Thursday, November 18, 2004



I'm not known for being disciplined. My approach to doing things has always been to apply the minimum necessary discipline, because excess discipline kills. The objective of any exercise is to get the job done and, so long as that's accomplished, I leave the details to themselves. Process is something that needs to bend and move with different situations. I rely on information rather than dogma.

Lu wrote about a dream she had in Of Roots & Dreams, and said "God interpreted the dream over a day later ... the key word this piece of armor was 'discipline.' God said, as long as I continued the way I was, I would still be okay, but I wouldn't get where I wanted to go very fast..."

Discipline is a lot like salt. Salt made of deadly ingredients, sodium and chlorine, and used in excess the compound is also deadly. Just ask the westbound pioneers in Nevada's Forty Mile Desert, who had to go the whole distance while forgoing the alkali springs along the route. Their oxen would smell this deadly salted water and try to run for it and only the fact that the animals were so weak allowed the people to keep them on course.

Everyone told me, as I grew up, that what I needed was more discipline. They were probably right, but the people telling me this were leading lifestyles that held no attraction for me. If that's the result of discipline then I'm not interested. There were no corners, all the smiles were pasted on, duty ruled everything and creativity was hard to find.

At one time I bought this idea and was thinking of joining the Army. I figured the discipline enforced by that would be just the ticket. Fortunately I never did it, and when draft time came along I failed the physical due to eye problems.

Making a sand sculpture takes anywhere from 6 to 12 hours, from site prep to the end of photography. People have told me, many times, that I have great discipline because I can stay with the task for this long. The implication is that they could never do it. I try to tell them the secret but they don't get it. The secret is simple: to me, the time feels like about twenty minutes. The people who ask are so disciplined in their use of time that they can't conceive of this, so the truth just passes by.

I really wonder if this could be the way real life should work. Externally applied discipline could be a sign of failure in the normal process of life. I include in that "external" appellation anytime we tell ourselves what we should do, instead of just going out and doing it as part of life.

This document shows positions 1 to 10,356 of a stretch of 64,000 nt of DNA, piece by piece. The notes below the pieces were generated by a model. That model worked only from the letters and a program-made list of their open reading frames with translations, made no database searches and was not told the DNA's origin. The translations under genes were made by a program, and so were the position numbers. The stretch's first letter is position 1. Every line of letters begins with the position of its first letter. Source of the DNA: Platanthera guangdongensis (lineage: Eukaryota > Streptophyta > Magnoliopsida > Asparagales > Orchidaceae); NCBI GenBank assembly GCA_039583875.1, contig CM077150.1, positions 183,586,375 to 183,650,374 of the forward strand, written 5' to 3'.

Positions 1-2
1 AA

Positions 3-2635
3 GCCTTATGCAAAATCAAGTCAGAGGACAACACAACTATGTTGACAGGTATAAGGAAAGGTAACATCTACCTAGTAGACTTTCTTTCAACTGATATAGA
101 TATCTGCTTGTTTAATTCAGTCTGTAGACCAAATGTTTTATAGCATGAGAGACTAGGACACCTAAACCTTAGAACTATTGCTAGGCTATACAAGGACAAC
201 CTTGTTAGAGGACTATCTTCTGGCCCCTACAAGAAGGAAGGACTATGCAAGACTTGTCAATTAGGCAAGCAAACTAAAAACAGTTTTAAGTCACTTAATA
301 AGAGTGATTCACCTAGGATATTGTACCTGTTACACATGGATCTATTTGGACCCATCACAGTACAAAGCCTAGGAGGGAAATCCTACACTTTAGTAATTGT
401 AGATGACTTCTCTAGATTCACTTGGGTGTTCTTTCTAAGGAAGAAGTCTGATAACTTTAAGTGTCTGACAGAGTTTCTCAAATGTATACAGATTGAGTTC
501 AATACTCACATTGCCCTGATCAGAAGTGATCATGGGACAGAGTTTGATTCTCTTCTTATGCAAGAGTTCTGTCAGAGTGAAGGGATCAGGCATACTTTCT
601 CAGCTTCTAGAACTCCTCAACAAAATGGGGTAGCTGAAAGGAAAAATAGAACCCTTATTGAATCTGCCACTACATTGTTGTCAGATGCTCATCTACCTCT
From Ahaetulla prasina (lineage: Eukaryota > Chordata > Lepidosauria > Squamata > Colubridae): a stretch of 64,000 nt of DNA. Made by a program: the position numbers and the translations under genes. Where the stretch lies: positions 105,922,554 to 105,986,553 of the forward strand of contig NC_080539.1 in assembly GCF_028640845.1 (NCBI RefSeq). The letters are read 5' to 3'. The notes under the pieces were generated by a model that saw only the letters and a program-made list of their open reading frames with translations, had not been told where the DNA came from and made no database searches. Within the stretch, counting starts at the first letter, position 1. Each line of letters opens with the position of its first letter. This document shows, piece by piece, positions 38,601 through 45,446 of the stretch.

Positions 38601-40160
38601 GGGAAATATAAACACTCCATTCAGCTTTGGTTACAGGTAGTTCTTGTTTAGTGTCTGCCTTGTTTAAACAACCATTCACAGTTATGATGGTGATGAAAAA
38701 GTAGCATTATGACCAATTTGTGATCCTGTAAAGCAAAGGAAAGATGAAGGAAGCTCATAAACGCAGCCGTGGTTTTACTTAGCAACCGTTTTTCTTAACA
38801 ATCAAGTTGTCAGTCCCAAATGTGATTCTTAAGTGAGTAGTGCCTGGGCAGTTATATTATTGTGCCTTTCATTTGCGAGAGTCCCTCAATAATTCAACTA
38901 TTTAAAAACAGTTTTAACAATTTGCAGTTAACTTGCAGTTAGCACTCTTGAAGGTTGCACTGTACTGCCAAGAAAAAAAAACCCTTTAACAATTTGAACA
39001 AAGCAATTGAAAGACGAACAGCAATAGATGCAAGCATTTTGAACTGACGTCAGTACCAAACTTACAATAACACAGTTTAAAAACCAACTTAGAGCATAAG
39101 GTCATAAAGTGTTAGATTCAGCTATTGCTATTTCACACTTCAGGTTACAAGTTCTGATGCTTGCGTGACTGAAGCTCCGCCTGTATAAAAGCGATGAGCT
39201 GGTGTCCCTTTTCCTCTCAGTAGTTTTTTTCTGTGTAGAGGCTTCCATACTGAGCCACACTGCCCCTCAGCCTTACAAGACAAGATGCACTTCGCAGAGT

We all have ideas of what we "should" be. Discipline is used to bring experience and idea into conformity, and the process is exhausting. If it has to be maintained for a lifetime you get burnout.

There have been times when I've had a complete plan for a sculpture and have been disciplined enough to stick with the plan. The results have ranged from terrible to pretty good. The spectacular sculptures, the ones that ring me like a bell and make me want to come down the next day and try again, are the result of a combination of enough discipline to keep the structure sound with freedom to explore design accidents, with a sort of mental model of how all the parts are fitting with each other.

I fully expected my free-wheeling approach to life to end once God collected me. I was dead meat. Whatever He offered would be an improvement. I looked at the disciplined and busy people around me and saw the future. So far, however, God has used a very light hand. My guess is that He knows what kind of seed I am, and is guiding my growth with various natural factors, things I encounter in daily life. I'm growing into something. I don't know what. Given my long history of destructively misguided growth attempts, I'm just going to let God have His way. Maybe He will teach me how to use discipline properly.

Lu also wrote "Worked at being disciplined in time in the Word, time with Him, in living a godly life. But I lack consistency, so I don't think I've ever achieved it..."

Look at the results, Lu. You're still alive, you're still following Jesus, you're still seeking His heart and hanging onto His coattail. I'd say you've achieved quite a bit. The future beckons, we see its shining heart out there and want it so bad we can taste it, but all we have is today. Please don't ruin your todays for the sake of tomorrow. That, to me, is the essence of bad discipline. I've known many, many people whose "time in the Word" approximates the ideal, but they have no idea of what God's heart is really like. I'll take your example, thank you.

Please note that I'm very aware of how important it is for us to spend time with God and reading His written words to us. These are essential, very much like eating. Go too long without and you start starving. I think this is what sensitivity is for. I can be disciplined--such as learning how to cook--when the subject is important enough. God is life. I need to know Him. Only God Himself can balance all these factors in our lives, and He will give us the hunger we need. Knowing God is like knowing other people: we need to work together, play together, read together, learn together, kick up our heels and have some fun together.

Lord Jesus, please help us to learn your kind of discipline. We need more than rules and law. You came to remove the law and replace it with love but that's a strange language to me, anyway. Help us to learn balance, and thank you for what you've taught us so far. Hold us, please, and help us keep going. Thank you.

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